There are several important points to consider before beginning this journey:

  1. The goal of nutritional therapy is remission and healing, not being med-free. The greatest threat posed by IBD is not related to the risk factors and side effects associated with pharmaceuticals, but rather the damage that can occur if the disease is allowed to go unchecked. Nutritional therapy is just one tool in your arsenal, and you need to decide with your physician which tool or combination of tools will best manage your disease. Adding medications to nutritional therapy is not a failure; adjustments are simply part of the normal process to attain remission.

  2. Resolution of symptoms is not always indicative of reduced inflammation or mucosal healing. Nutritional therapy should be administered under the supervision of a qualified medical health care provider familiar with your medical history, and should be monitored using the same tools and evaluation standards as pharmaceutical therapy: bloodwork, fecal calprotectin, and endoscopy.

  3. Nutritional therapy is a significant undertaking that involves commitment, sacrifice, and persistence. It is not easy. It is not a quick fix. It is not right for everyone and it is okay if it is not right for you. Therapeutic diets require a significant time commitment and can be demanding financially, emotionally, and socially. However, choosing a healthy lifestyle focused around a well-balanced diet of whole foods has benefits beyond managing this disease. Preparing your own food can be a rewarding experience of mastering new culinary skills and discovering different cuisines with a variety of herbs and spices, broadening your palate and providing a greater appreciation of food as a source of both enjoyment and nourishment. Many have found the use of a therapeutic diet to be very empowering, as it provides the opportunity to play an active role in managing disease. With the guidance of your medical team, consider the pros and cons, and then choose the therapy or combination of therapies that is the best fit for your health and your life situation.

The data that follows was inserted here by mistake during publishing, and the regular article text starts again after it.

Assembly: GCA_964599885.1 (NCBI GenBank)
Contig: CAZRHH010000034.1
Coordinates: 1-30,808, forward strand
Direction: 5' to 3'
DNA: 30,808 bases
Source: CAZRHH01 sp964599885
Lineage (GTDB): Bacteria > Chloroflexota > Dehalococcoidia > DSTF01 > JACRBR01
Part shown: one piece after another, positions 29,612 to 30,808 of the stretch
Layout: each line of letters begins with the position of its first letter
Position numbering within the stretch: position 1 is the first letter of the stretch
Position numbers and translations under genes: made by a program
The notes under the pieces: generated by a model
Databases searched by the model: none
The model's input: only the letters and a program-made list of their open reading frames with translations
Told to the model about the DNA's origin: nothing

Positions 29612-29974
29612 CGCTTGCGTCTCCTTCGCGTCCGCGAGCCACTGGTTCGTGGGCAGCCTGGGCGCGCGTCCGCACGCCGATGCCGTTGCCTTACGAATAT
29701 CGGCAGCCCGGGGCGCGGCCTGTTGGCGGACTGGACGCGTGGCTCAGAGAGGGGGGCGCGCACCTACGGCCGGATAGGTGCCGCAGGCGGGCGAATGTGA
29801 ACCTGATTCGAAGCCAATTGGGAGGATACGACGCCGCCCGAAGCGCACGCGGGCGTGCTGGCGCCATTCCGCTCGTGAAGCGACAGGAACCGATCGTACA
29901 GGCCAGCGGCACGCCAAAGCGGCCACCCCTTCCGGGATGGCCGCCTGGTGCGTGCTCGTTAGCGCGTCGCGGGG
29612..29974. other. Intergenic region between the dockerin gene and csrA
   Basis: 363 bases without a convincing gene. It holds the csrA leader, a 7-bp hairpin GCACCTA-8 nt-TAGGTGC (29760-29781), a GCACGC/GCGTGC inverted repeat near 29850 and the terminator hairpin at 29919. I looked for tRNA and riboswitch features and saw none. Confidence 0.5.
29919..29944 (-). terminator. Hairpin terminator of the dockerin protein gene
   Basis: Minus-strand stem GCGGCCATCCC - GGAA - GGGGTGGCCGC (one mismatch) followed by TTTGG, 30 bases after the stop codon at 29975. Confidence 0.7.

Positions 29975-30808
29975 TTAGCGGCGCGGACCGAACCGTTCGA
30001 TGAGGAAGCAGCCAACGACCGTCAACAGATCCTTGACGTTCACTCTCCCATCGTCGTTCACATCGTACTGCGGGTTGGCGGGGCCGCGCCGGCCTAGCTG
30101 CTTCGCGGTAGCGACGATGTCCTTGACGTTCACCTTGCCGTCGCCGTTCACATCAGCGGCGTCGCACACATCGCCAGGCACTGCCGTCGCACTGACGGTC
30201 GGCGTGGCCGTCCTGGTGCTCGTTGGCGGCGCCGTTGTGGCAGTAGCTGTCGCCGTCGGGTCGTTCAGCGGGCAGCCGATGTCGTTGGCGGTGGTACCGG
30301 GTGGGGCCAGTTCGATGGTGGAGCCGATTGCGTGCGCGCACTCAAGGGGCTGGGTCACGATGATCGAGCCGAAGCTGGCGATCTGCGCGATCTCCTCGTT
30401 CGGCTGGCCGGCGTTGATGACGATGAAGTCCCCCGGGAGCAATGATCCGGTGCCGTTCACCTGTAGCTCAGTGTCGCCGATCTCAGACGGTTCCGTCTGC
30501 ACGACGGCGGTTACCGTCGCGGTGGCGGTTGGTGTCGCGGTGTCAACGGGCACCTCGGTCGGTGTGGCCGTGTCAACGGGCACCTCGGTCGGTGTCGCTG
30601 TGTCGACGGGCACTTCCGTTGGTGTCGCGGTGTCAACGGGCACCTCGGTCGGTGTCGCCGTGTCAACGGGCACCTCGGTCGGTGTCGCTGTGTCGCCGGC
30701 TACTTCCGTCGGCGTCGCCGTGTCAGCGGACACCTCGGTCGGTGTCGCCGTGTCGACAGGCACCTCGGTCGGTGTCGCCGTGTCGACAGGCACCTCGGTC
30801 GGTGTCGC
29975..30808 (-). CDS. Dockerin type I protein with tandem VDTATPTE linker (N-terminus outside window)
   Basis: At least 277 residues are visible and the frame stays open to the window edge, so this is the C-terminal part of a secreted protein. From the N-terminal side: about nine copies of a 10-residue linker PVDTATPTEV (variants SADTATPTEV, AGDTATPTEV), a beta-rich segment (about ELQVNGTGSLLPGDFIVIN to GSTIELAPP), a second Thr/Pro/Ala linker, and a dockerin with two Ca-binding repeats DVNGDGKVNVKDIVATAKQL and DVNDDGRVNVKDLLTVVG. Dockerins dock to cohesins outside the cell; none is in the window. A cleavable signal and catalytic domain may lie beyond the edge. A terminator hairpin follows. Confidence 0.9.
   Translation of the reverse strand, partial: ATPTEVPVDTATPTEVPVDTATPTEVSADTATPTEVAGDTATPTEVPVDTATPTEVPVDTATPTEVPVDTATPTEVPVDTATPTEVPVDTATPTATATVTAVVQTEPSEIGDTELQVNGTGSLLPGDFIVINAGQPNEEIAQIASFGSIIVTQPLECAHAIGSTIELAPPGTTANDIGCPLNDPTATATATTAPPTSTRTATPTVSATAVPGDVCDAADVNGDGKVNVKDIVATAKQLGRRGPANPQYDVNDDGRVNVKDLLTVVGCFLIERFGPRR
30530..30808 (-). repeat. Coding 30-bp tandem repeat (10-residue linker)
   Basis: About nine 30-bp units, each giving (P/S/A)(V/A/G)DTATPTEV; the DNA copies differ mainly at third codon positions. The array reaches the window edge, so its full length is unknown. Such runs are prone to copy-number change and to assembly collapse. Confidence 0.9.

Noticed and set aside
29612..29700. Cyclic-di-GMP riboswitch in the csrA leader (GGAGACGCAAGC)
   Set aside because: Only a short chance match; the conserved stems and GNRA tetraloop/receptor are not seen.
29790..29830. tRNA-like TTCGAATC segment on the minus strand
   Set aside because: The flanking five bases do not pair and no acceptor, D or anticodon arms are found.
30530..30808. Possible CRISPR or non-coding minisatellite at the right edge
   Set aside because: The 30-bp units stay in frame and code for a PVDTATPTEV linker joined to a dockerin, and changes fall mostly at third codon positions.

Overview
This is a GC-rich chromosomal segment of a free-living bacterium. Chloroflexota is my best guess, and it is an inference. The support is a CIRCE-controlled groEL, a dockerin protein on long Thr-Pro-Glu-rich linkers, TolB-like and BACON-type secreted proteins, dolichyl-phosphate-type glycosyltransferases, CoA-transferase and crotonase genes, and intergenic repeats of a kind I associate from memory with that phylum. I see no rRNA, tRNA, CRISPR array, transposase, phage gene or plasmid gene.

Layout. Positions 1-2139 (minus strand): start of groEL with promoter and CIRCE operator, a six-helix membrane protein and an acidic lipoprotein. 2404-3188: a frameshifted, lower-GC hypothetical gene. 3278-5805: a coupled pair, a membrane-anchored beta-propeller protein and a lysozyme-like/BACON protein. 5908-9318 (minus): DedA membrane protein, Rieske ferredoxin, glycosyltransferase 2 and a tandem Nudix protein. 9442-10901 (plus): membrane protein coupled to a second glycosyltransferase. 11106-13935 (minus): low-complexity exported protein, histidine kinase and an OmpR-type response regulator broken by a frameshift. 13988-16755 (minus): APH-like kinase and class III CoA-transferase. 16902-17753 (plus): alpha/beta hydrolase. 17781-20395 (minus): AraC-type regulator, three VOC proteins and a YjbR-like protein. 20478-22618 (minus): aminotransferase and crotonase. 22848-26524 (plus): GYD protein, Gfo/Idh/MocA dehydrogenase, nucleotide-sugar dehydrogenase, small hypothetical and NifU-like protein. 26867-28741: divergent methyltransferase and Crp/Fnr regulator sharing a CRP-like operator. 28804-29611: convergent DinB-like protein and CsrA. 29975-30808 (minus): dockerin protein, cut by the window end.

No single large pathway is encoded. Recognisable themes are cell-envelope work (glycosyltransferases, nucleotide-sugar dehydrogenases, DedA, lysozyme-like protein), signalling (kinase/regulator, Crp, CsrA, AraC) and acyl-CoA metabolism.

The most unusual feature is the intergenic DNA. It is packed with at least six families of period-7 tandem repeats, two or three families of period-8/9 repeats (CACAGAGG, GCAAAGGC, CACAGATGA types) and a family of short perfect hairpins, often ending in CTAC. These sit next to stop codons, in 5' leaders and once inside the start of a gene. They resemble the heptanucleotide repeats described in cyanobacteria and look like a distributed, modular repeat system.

4. Nutritional therapy is healthy when it is balanced and nutritionally complete. Consulting a dietitian can help ensure that your diet is well balanced, incurring very few medical risks associated with its use. Although these diets are often termed exclusion diets because they restrict certain elements, they work best by embracing the great diversity of healthy whole foods that are included, with emphasis on fruits and vegetables. When disease is active, many foods may not be tolerated initially, requiring slower introductory phases. If you are unable to advance to the broader diet, your current management plan may not be adequately controlling disease and should be re-evaluated with your physician and/or dietitian, even in the absence of symptoms.

  5. *** Do not take medical advice from the Internet. *** The links to resources are meant to provide support for the lifestyle change involved when adopting nutritional therapy and are not intended to provide medical advice. Always consult your medical team before modifying your therapy. Links are provided to sources that many have found helpful; however, the personal views of those behind the websites, blogs, and forums are their own and not necessarily the views of NTforIBD or your physician.

Nutritional Therapy for IBD

Improving the Care of Patients with Crohn’s Disease and Ulcerative Colitis through Nutrition

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